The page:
From the outset, 2015 has been marred with incidents of violence and terrorism, including the massacre at the satirical weekly in Paris and the murder of one of two Japanese taken hostage for ransom by the Islamic State group.
This year marks the 70th since the end of World War II, but the world appears headed in the direction of hatred and destruction, instead of peace.
In the first place, politics is based on assumption of the diversity and differences among people. The fundamental role of politics is to lead people with different beliefs and interests to coexist. Therefore, politics stands on the value of tolerance. However, it is not guaranteed that all the people respect diversity.
How people who champion tolerance should deal with intolerant people who violently attempt to force certain values on others is one of the thorniest challenges for a pluralistic democracy.
One way of dealing with such people would be to keep shouting the slogan of the supremacy of such values as tolerance and pluralism in nonviolent ways, as did the massive number of people on the streets of Paris. I was moved to see hundreds of thousands of people, along with government leaders from various countries, express their firm resolve to protect freedom of speech.
At the same time, the symbol of an “enemy” of freedom and tolerance can often degrade into a tool used by those in power to suppress their opponents. It was a deficiency inherent from the beginning in the phrase “war on terror” that emerged in the United States right after the Sept. 11, 2001, terrorist attacks.
I worry that France, which opposed the U.S.-led war in Iraq, might fall in the same trap after the terrorist attack on the satirical magazine.
In Japan, the issue has been complicated by the fact that two Japanese men became the target of terrorism by the Islamic State, and it is believed that one has been murdered.
Under the Abe administration, Japan is about to change the policy of restraint on the use of force that the nation has long imposed on itself in the postwar period. That Japanese people have fallen victim to terrorist acts would likely give the fight against terrorism a stronger legitimacy in this country, possibly fueling calls that Japan take part in the international military actions to sweep terrorists away.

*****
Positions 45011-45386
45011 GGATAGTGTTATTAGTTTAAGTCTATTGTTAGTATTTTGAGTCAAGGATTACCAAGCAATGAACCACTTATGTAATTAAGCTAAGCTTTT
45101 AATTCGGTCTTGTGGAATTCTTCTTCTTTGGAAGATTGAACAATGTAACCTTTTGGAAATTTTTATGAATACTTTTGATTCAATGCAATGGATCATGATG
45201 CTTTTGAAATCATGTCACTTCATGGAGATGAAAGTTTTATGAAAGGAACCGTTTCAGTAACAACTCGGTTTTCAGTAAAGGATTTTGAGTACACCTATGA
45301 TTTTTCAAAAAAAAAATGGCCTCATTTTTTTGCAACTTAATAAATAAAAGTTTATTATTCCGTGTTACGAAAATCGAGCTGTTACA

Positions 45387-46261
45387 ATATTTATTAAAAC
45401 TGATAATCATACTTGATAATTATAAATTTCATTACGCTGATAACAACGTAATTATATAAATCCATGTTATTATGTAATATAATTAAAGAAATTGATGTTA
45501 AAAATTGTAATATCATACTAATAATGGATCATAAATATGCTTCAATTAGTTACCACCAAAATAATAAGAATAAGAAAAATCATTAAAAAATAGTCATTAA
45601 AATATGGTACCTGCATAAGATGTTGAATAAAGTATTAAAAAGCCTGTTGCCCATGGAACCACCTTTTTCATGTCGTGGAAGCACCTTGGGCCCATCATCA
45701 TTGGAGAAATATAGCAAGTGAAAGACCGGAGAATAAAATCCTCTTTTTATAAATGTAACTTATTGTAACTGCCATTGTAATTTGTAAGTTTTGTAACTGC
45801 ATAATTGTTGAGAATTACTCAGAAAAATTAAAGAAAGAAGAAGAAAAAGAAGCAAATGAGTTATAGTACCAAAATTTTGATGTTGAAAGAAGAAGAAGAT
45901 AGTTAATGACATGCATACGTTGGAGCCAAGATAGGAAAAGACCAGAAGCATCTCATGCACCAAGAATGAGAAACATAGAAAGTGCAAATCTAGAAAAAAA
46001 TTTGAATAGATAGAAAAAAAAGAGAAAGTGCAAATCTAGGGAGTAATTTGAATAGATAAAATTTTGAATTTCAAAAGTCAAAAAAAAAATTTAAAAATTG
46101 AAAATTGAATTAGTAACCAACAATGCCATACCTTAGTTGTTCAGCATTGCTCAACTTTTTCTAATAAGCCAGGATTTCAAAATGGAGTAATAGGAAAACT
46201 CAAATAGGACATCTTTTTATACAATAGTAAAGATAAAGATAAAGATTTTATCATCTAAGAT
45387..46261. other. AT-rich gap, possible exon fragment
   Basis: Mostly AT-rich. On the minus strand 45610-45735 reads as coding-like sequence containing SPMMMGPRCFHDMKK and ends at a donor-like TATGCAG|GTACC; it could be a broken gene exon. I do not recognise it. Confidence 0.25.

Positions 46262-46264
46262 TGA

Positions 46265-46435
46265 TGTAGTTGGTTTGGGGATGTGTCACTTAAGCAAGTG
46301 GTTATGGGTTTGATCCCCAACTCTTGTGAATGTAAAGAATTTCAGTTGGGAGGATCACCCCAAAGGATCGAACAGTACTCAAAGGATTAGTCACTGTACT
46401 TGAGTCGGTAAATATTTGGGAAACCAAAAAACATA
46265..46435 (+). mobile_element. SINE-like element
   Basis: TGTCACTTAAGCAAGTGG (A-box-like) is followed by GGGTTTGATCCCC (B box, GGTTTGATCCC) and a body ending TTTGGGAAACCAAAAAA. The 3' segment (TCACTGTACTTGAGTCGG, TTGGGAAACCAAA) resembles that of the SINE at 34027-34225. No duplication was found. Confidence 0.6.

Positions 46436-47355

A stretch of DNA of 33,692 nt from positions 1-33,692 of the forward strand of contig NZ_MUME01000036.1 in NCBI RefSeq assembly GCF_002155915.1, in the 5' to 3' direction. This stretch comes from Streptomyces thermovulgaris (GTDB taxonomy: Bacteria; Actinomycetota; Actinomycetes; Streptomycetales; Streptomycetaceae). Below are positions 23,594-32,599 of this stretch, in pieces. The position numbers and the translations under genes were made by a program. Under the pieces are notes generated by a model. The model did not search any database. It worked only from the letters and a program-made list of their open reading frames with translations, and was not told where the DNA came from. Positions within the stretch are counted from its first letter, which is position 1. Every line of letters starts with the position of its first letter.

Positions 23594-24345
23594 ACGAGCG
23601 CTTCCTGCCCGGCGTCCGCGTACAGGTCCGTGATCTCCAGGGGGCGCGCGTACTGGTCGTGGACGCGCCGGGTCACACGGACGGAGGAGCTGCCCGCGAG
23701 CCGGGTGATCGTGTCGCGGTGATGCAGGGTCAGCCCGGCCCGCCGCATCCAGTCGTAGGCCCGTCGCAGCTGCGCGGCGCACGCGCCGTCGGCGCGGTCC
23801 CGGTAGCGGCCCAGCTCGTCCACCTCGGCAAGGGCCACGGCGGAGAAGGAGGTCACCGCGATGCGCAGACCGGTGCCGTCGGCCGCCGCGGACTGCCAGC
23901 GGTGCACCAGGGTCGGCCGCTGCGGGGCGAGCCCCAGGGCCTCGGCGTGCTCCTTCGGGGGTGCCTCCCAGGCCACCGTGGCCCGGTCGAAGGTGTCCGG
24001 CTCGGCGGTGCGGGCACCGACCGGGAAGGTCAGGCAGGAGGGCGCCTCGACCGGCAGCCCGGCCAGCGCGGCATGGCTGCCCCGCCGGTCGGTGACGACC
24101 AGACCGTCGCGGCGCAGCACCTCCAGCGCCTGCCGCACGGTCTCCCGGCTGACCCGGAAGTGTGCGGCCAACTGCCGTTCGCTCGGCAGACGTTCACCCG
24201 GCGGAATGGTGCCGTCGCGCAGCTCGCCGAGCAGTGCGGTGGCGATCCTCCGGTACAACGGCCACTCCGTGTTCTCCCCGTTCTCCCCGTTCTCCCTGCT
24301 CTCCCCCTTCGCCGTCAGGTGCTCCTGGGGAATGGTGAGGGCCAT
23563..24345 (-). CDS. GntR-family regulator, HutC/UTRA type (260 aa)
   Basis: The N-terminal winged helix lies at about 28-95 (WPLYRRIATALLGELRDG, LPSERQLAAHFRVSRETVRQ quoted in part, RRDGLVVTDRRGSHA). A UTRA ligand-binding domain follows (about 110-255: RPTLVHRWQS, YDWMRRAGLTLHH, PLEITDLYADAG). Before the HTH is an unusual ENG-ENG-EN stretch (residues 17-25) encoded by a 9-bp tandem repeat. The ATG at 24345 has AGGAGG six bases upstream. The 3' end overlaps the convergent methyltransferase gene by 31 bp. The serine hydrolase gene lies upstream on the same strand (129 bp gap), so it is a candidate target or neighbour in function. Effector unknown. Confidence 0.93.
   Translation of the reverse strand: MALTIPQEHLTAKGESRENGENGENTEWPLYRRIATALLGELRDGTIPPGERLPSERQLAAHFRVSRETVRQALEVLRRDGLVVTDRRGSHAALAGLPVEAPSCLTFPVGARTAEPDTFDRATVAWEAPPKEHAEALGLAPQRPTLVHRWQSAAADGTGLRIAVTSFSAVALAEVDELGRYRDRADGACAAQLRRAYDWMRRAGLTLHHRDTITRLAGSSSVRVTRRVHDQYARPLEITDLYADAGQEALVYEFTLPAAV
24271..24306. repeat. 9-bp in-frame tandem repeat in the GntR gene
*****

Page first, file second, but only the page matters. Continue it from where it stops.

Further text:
In fact, the government has begun looking into the possibility of creating a base for the permanent stationing of Self-Defense Force units in Djibouti in northeastern Africa.
A naive belief in the slogan of the war on terror might lead one to the illusion of identifying force as justice. Unfortunately observation of the post-9/11 world tells us that the use of force in the name of justice to destroy the evil does not eliminate the evil but rather creates a more potent and more dangerous evil — just like a mutant virus.
We need to carefully consider whether the “proactive pacifism” advocated by Prime Minister Shinzo Abe will not bring about a vicious circle of hatred and revenge.
The resolve to never forgive acts of terrorism and to protect freedom and tolerance should be directed at oneself and the society in which one lives.
I found an unforgivable hypocrisy in Abe’s denouncement of the Holocaust during his visit to Israel. If he is going to denounce discrimination against a certain ethnic group, how can he leave the discrimination against and persecution of ethnic Koreans in Japan effectively unaddressed?
If he pledges to protect freedom of speech, how can he make a groundless attack that Asahi Shimbun’s past reports on the “comfort women” issue damaged Japan’s national dignity?
Are we really committed to protecting a tolerant society that respects freedom? What we should do now is to reflect on our own behavior.
Jiro Yamaguchi is a professor of political science at Hosei University.
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